Micromega MyAmp Review

In a way, it’s the Citroen of the hi-fi world. Micromega is a French firm that has always gone above and beyond. Its products are occasionally excellent, and occasionally less so, but they are never dull – at least in terms of design. It’s maybe no surprise that it was one of the first to notice the resurgence in ‘micro hi-fi.’ Although Aurex invented the breed forty years ago, it wasn’t until lately that compact, high-quality separates become commonplace in hi-fi.

Micromega’s connection with the genre began with the MyDAC in 2012, but it wasn’t until 2014 that the £480 matching amplifier was released. That in itself is instructive; many manufacturers appear to be able to release entire product lines at once, so why the extended wait for a dinky (140x75x140mm, 1kg) housed in a plastic case? I’m not sure, but I’m guessing they did it the hard way, like Citroen automobiles…

The fact that this is a Class AB design is at its core. This was crucial for the design team, as they didn’t believe Class D modules sounded good enough for the professional hi-fi applications the MyAmp was intended to service. Everything else fell into place after that, including the stress of trying to get sufficient power out of such a little box. The situation is – as always – cooling. Because an ABS plastic chassis is less expensive, the designers were able to specify higher-quality components. However, ABS plastic does not absorb heat well, thus Micromega had to incorporate a special, silent-running magnetic levitation fan-based forced convection cooling system.

Thanks to a powerful 260W LLC Resonant Mode power supply, the designer claims 30W RMS per channel and twice that into half the load (claimed to be equivalent to a 250VA transformer with 15,000uF capacitors). A 24-bit/96-kHz ESS Sabre Hyperstream DAC with electrically separated USB input and 24-bit/192-kHz optical and coaxial digital inputs, as well as aptX Bluetooth, is included in the package. Three analogue inputs are used, and they are kept analogue throughout the signal chain. Around the back, there’s a 3.5mm headphone jack, a subwoofer output, and remote control jacks. The loudspeaker binding pins are large and bulky, and the 256-step volume control, with its extremely precise 0.5dB steps, is cumbersome to operate via the fascia buttons, but the provided card remote control makes it easier.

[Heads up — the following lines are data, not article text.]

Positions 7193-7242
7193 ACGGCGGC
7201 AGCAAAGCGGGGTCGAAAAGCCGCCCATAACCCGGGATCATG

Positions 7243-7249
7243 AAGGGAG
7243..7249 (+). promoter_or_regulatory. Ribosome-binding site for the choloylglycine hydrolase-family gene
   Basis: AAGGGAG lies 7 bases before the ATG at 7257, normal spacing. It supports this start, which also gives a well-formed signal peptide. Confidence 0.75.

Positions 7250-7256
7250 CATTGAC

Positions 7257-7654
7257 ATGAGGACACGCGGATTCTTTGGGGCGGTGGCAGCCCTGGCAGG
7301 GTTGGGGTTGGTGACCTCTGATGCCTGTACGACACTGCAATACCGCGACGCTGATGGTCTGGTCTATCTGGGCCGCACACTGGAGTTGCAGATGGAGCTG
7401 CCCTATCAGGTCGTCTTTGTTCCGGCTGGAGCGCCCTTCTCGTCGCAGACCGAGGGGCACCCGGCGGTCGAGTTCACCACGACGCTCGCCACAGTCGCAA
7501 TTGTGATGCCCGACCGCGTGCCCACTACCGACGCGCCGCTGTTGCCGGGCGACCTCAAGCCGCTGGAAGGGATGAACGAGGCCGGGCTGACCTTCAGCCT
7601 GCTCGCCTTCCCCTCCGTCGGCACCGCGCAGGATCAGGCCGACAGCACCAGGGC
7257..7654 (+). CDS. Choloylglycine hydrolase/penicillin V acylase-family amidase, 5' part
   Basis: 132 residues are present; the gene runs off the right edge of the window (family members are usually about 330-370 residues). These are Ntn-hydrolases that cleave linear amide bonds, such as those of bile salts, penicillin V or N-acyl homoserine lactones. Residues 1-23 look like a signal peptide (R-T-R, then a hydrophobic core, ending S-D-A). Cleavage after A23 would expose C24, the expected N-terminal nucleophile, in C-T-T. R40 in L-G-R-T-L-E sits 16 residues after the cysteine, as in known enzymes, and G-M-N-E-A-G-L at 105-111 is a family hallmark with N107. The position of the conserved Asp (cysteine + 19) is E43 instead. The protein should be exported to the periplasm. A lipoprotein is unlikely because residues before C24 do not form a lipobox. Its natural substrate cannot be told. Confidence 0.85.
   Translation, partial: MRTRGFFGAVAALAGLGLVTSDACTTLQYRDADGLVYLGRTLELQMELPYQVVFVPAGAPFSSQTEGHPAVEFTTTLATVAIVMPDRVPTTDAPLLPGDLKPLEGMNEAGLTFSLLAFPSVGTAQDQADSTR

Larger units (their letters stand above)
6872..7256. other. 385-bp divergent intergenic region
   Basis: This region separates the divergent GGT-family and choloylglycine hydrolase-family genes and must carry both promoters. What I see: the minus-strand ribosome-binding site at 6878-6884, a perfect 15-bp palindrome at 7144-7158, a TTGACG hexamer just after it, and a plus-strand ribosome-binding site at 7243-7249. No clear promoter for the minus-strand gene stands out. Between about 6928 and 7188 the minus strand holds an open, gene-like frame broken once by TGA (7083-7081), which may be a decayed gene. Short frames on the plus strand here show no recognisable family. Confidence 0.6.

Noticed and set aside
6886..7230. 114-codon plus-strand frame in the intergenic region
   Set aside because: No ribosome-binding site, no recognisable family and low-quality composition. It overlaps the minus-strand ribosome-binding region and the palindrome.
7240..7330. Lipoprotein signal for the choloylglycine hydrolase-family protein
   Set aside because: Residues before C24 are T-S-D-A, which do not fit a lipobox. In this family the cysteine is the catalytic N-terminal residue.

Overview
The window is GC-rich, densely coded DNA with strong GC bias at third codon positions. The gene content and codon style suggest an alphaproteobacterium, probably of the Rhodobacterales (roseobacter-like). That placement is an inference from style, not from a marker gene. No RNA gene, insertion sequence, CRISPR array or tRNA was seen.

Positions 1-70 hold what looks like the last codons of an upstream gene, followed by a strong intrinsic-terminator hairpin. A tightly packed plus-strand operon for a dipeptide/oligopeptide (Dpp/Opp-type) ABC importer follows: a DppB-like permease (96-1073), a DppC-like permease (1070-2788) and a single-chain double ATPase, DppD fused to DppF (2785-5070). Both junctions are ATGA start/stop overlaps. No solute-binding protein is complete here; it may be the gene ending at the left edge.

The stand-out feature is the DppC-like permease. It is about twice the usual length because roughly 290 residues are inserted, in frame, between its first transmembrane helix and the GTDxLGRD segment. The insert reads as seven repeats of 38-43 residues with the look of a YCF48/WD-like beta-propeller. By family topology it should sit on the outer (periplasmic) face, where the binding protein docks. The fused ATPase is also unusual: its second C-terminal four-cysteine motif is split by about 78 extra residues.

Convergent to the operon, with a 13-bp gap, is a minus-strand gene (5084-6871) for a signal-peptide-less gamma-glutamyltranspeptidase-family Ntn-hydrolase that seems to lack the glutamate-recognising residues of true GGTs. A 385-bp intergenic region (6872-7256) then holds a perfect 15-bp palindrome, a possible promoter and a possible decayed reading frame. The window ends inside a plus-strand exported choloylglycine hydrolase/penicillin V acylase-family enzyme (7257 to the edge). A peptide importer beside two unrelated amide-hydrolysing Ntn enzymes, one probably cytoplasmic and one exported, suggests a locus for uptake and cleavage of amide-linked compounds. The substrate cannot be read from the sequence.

At the 2014 Munich High End Show, I first heard the MyAmp driving a pair of large Focal Scala v2 Utopia loudspeakers and was blown away by how fantastic it sounded, particularly its remarkably open and spacious character. The MyAmp sounds nothing like other compact amplifiers, with a rich middle and unexpectedly deep bass. The Micromega was not overwhelmed even while driving a pair of £7,000 Sonus faber Olympica II loudspeakers in my own system, which were supplied by a £9,000 dCS Debussy DAC. Most people, on the other hand, would pair it with more reasonably priced accessories; my sample spent many happy hours with Cambridge Audio’s fantastic £900 Aeromax 6 floorstanders, whose 90dB sensitivity was just right to allow the amp sing.

Even with thin sounding and forward source material, the small MyAmp is smooth and even via the analogue inputs, never sliding into coarseness. It’s unexpectedly rich and inviting with smoother things for a product of its pricing (and size). It moves along in a rhythmic manner and provides a pleasingly expansive recorded ambience. In absolute terms, the cymbals have a tiny softness to them, and the lower end lacked the transparency and urgency of more expensive amplifiers, but it still tries to do things right. It gets loud enough, but the thermal cut-out triggered a little sooner than I expected, even at moderate volume levels in a large listening space. Maybe it was because the song Whole Lotta Love by Led Zeppelin was playing?

Although a high-quality analogue source sounds smoother, hi-res digital via the USB port proved remarkably civilized compared to other rivals at the price; there’s a certain directness and intimacy you get from the digital input that analogue inputs don’t fully have. The Micromega’s Bluetooth input sounds crisp and melodious, but it lacks delicacy and stereo depth; it’s a nice convenience feature, but I wouldn’t recommend it for serious hi-fi listening. Overall, the MyAmp creates music that is both entertaining and charming, with a distinct Gallic flavor. I can’t think of a better tiny amplifier for the money if you want to make music in your study, bedroom, or kitchen.